Well, this is the final post for our blog! We arrived back in Australia on Saturday morning so, sadly, our adventure in France is officially over. Our life in Alice Springs resumes on January 17th and it won’t be long before we’re back at work and in our usual routine. We’ve had such a fantastic 23 weeks it’s not going to be easy settling down again. We drove nearly 20,000km around France, visiting some amazing and beautiful places and, along with living at La Villatte du Bas, having Montlucon as our local town, going to watercolour painting lessons, French lessons and Country Dance classes, we have lots of great times to look back on and wonderful memories of things we’ve seen and done. It certainly has been an unforgettable, rewarding experience!
To finish off, we thought we’d share some useful information and a few tips for those intending to travel in France:
10 Quirky Things You Should Know About France (in no particular order),
1. If travelling on a Monday or between 12 and 2 on other days, take a cut lunch – you won’t find any shops open, not even the ones that cater for lunch!
2. If you see a decent toilet while out and about, use it even if you don’t need to – you can be assured that in your time of need, you won’t find one. Oh, and always BYO toilet paper!
3. Be prepared for anything and everything on French roads – cattle, hunting dogs, deer, rain, sleet, snow, snow ploughs, trucks, farmers in vans, farmers on tractors, farmers on the wrong side of the road, farmers with guns, Audi drivers…
4. Don’t ask a French person for directions if you don’t want to be led astray – use a GPS!
5. If you want coffee and cake, you’ll have to go to two different shops. France and the café culture have not yet met.
6. Following a deviation on the road means you may never reach your destination unless you have a sixth sense on where the next deviation sign should be.
7. You probably won’t see road signs leading to the town you’re heading for but if you follow the ‘Toutes Directions’ signs, you’ll end up somewhere.
8. Every French town has a Centre Ville – it might just take you a while to find it. If in doubt and in an emergency, go to McDonald’s.
9. ‘Exceptionellement fermé’ means we’re not open (no particular reason), we might be open tomorrow, or maybe next week.
10. The French are not rude, they just know the right way to do everything.
10 Excellent Things You Should Know About France (again, in no particular order)
1. Oh, the food! Try everything, particularly the regional specialities – it’s all delicious (well, maybe not the snails…)
2. Rural France is beautiful and well worth exploring. Get off the beaten track – you’ll certainly be rewarded if you take the road less travelled.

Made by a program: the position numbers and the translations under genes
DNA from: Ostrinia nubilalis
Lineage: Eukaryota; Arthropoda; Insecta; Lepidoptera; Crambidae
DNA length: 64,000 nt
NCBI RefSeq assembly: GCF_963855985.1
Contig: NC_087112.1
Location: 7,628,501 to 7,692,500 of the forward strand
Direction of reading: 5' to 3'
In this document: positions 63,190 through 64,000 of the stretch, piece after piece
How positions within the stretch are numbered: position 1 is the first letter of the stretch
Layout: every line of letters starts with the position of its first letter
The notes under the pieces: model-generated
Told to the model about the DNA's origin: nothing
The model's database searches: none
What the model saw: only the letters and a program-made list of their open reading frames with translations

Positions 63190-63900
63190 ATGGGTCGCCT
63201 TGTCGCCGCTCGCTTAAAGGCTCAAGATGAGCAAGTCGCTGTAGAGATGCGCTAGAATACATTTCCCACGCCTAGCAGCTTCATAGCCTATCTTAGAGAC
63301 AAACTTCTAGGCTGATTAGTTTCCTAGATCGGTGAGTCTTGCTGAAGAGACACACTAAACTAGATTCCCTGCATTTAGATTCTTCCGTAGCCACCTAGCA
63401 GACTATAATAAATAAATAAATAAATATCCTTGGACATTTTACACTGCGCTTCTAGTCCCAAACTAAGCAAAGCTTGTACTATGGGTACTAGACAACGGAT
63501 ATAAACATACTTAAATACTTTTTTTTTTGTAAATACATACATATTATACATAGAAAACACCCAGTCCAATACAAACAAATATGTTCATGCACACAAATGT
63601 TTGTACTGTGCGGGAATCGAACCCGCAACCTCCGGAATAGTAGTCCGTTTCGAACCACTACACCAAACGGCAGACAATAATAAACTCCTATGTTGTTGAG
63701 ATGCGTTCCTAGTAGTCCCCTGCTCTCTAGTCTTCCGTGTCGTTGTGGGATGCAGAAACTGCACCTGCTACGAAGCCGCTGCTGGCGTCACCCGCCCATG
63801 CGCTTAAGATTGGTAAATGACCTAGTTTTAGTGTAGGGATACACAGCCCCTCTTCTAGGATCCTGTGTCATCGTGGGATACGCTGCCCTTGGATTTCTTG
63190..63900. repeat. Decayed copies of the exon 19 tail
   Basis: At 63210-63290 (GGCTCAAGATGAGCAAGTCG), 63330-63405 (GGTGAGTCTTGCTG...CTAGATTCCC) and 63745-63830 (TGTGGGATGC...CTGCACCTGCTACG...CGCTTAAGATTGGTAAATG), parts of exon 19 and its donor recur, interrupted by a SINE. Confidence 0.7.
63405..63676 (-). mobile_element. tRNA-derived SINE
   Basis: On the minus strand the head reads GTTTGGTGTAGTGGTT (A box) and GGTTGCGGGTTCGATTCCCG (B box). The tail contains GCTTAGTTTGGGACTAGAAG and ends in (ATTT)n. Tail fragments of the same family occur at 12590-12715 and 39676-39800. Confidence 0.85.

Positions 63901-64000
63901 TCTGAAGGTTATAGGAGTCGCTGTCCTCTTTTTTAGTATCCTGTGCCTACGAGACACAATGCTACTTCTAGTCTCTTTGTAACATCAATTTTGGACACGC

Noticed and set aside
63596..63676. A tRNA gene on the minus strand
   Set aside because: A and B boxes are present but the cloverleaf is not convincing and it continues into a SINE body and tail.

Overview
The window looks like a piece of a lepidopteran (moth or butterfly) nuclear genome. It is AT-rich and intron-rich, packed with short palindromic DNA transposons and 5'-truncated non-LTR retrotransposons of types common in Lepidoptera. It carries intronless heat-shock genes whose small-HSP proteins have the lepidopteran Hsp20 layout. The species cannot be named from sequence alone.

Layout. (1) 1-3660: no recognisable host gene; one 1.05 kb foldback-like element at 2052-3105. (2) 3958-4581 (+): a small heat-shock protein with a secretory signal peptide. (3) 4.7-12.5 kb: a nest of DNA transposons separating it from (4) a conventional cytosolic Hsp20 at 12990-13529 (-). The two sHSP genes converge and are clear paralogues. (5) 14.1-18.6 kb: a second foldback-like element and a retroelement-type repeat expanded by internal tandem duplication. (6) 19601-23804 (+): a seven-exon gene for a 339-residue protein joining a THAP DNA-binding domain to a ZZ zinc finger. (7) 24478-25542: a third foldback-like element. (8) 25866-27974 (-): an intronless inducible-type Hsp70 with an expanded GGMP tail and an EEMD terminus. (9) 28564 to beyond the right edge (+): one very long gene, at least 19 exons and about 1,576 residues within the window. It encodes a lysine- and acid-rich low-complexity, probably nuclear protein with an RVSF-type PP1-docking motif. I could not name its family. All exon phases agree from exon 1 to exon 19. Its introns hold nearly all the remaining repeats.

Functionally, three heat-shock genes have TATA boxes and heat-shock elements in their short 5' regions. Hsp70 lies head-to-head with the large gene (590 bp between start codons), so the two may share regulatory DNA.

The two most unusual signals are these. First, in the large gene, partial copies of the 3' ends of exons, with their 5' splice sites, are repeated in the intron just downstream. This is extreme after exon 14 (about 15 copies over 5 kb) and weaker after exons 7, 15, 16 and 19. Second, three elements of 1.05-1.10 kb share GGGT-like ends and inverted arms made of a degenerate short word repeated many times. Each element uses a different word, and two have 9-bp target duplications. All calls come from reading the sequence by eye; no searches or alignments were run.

3. France has an amazing history so take time to visit its castles (not just those in the Loire), cathedrals and anything built by the Romans.
4. The sensational Strasbourg Christmas Markets are a must – the whole town is alive, decorated, lit up and smells of spicy mulled wine.
5. Paris is gorgeous day and night – put aside a week and walk.
6. If you have time and opportunity, try to meet some local French people – they really are hospitable, interesting and entertaining.
7. The French Alps in winter are stunning and a trip in the cable car 3500m up to Aiguille de Midi is an unforgettable experience.
8. Visit the Somme – Lest We Forget…
9. 45 minutes before the sun goes down, especially in autumn, the countryside is bathed in a soft orange light – great for lovely photos.
10. Country trains are clean, reliable, economical and relaxing – perfect for stress-free travel (and to avoid everything in point 3 ‘Ten Quirky Things…’)
A Few Tips
• If you’re going to be in France for a while and using the toll roads, get an electronic pass (available at most ‘Aires’/roadside shops). Makes for very easy access onto and off the toll roads – otherwise you need cash as only French credit cards are accepted
• If driving, buy fuel from supermarket outlets (eg. Carrefour) – it’s cheaper than elsewhere (especially the toll roads) and most have 24 hour access to fuel (and accept other countries’ credit cards)
• Leasing a car is far cheaper than hiring, if you’re going to be in Europe for the required minimum time
• Ibis Styles Hotels are good value, comfortable, have tea and coffee-making facilities (rare in French hotels) and breakfast is included
• Gluten-free products and Soy are pretty well impossible to find in restaurants/cafes etc. but can be bought in most supermarkets
• A cheap mobile phone and sim card from Leclerc (a supermarket chain) gives good coverage and rates for use in France
• Contrary to popular belief, apart from in Paris, French people don’t speak English so learning a few key words and phrases will make your visit easier and more enjoyable.
• Housecarers.com gives access to a wide range of house-sitting opportunities all over the world – we found our house-sit through this site and wouldn’t hesitate to use it again.
Our photos this week are of our last couple of days in London and some of our previously-posted favourites – the ones that, in our eyes, epitomise France.
We’ve really enjoyed writing the blog and say thank you to all who have followed it or read any part of it. We’ve had, to date, 4640 views, by people from 62 different countries! For us, it’ll be an invaluable record of our time in France.
Until our next adventure…
Chris & David